If we are lucky, we will all have a Tebow Year. We will all have moments where we challenge ourselves despite the fact we probably aren’t really ready for what is to come. If we don’t take advantage of those moments and embrace them, despite the very possible negative outcomes, we will have never truly lived. For those that are too timid to embark on a Tebow Year, there will be a lifetime of regret when your head hits the pillow at night.

Manning has been grinding, grinding, grinding. Nothing could have been worse than his start in Kansas City in Week 2, where he threw a pick-six and trailed the Chiefs 14-0. Phil Simms was eulogizing Manning just before No. 18 led the Broncos to a Tebowesque victory. Karlos Dansby would say after Tebow led the Broncos to a win over the Dolphins in 2011 by scoring 15 points in the final three minutes of the game that a heavenly body had to be responsible for that outcome. He was being serious. Miracles can happen if you don’t give up, but life isn’t a Disney movie. At some point, reality catches up with you. And don’t let the fact that perpetual cheaters like the Patriots win deter you. Go for the ride and enjoy it.

Your Tebow Year can be the most thrilling time of your life. Your Tebow Year is when you actually run a marathon. You climb that mountain. You write that book. You take an overseas trip. You see sunsets in lands you only thought happened in movies. You look up into a cloudless sky in the dead of night and, for the first time, see stars so plentiful they look like grains of sand. You finally take a deep breath and enjoy the process rather than grind to the finish. Along the way, amazing things will happen if you allow yourself to be in the moment.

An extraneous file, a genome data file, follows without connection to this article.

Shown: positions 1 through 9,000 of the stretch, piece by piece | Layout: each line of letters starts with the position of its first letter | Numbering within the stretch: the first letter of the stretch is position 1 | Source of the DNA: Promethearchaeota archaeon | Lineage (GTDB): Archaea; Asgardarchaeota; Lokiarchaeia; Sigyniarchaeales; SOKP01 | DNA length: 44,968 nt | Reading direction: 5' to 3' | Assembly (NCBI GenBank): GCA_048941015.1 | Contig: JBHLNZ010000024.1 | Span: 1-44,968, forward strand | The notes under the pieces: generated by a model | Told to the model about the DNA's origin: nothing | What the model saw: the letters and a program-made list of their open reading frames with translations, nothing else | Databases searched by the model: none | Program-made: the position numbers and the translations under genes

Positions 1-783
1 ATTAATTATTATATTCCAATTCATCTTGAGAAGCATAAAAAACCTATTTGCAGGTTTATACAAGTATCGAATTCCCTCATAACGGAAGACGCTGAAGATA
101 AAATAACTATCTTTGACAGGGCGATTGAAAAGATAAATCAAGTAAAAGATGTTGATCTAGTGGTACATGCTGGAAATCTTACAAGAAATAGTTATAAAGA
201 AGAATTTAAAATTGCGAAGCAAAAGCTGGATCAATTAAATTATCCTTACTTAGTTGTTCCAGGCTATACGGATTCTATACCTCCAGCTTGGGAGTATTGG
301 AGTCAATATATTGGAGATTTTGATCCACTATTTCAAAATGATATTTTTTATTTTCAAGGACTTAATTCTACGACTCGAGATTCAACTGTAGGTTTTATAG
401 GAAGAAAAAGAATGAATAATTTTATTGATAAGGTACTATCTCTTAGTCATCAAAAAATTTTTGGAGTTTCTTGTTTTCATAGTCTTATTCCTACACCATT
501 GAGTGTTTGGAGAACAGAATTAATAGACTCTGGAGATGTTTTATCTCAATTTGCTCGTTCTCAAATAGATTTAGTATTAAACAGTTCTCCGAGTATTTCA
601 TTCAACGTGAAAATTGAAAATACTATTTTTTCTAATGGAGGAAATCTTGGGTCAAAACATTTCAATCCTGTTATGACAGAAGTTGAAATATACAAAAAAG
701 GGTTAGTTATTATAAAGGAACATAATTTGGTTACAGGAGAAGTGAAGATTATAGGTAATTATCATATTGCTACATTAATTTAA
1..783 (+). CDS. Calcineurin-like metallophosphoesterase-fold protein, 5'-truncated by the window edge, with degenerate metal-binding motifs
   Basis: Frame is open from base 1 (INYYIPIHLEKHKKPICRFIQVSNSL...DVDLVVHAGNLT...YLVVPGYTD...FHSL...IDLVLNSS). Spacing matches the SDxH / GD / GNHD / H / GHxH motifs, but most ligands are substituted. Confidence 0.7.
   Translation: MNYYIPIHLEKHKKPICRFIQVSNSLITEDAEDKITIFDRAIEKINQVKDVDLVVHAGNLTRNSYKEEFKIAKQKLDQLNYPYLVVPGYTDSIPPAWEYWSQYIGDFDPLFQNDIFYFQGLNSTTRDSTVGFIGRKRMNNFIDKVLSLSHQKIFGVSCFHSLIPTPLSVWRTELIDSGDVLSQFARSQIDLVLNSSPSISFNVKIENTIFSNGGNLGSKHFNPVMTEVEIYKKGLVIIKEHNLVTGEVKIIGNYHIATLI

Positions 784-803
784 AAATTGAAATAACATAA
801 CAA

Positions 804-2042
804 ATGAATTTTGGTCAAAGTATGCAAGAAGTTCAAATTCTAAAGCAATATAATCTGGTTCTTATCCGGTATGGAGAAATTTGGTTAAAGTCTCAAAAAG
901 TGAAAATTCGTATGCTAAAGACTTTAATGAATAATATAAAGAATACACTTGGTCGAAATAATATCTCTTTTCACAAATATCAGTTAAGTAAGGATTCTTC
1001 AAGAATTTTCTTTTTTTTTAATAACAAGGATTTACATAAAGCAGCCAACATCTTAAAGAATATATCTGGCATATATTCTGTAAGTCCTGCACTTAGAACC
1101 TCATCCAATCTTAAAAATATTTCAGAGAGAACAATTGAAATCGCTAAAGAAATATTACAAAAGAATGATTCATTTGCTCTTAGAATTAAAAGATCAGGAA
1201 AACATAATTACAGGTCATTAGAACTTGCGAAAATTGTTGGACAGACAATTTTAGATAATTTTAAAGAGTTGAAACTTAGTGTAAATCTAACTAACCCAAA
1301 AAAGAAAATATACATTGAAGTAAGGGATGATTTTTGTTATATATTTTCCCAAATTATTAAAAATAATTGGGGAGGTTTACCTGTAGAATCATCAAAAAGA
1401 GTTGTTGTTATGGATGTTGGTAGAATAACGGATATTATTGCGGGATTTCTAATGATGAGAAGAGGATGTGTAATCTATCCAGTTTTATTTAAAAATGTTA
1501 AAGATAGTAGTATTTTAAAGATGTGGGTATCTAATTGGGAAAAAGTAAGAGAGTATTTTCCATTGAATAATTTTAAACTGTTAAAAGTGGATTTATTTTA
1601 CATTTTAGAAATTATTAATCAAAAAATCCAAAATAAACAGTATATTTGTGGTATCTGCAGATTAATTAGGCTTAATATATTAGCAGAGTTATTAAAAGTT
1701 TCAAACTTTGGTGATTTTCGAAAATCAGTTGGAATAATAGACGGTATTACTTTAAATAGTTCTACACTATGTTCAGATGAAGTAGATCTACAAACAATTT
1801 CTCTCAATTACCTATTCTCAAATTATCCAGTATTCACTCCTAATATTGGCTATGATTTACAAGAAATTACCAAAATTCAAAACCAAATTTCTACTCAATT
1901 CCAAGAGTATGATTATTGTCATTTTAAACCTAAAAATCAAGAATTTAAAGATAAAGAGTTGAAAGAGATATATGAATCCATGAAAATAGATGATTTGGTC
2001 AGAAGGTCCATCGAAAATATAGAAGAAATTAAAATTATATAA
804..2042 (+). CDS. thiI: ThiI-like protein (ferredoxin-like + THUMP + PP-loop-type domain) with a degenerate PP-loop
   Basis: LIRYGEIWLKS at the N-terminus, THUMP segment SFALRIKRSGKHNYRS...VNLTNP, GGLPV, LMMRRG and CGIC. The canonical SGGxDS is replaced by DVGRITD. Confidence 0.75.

Look at the quarterback rating of both Tebow and Manning for the last dozen or so games they started and you will see more similarities than differences. Manning is an incredible quarterback, yet, at times of late, he’s been awful. But, the numbers simply don’t matter. When Manning was creating a solitary atmosphere around himself, he was isolated and the team was dysfunctional. As Manning eases back and becomes more accepting of his inevitable finish, he becomes more likable and, most likely, more successful.

Could John Elway have returned for a run at a third straight world championship? Absolutely yes. However, he embraced his Tebow Year with his heart and soul. Elway missed four-and-a-half games that final season with a painful bicep injury. The Broncos not only leaned on the incredible Terrell Davis, but the boisterous Bubby Brister. It was a team filled with characters and a dominating defense. Elway didn’t have to do it all. He had to humble himself and play a role. Manning appears to be on that same path. Elway choked up and his emotions poured out when he retired in April after winning his second straight Super Bowl with an MVP title to boot. He knew he could still sort of play, but it just wouldn’t be the same. It’s hard to go out on top, most go out in a whimpering fashion. But, what great joy Elway gave all his fans; it’s a joy that still radiates to this day.

Peyton Manning will write his own unique story. Being compared to Tebow won’t exactly make Manning more likely to search me out. I can feel my rash growing. But let’s wait and see how he writes what should be his final glorious chapter.

In the meantime, let’s not let life pass us by. Sitting on the sidelines is boring. I know there is something you’ve always wanted to do. Don’t worry about failure, because we all know it is more likely than success. You are never too young or old to do something bold. Whether or not you succeed shouldn’t matter, it’s more relevant if you actually stood directly in the face of a hurricane and beat your chest in defiance.

In the end, we should all embrace an endless parade of Tebow Years.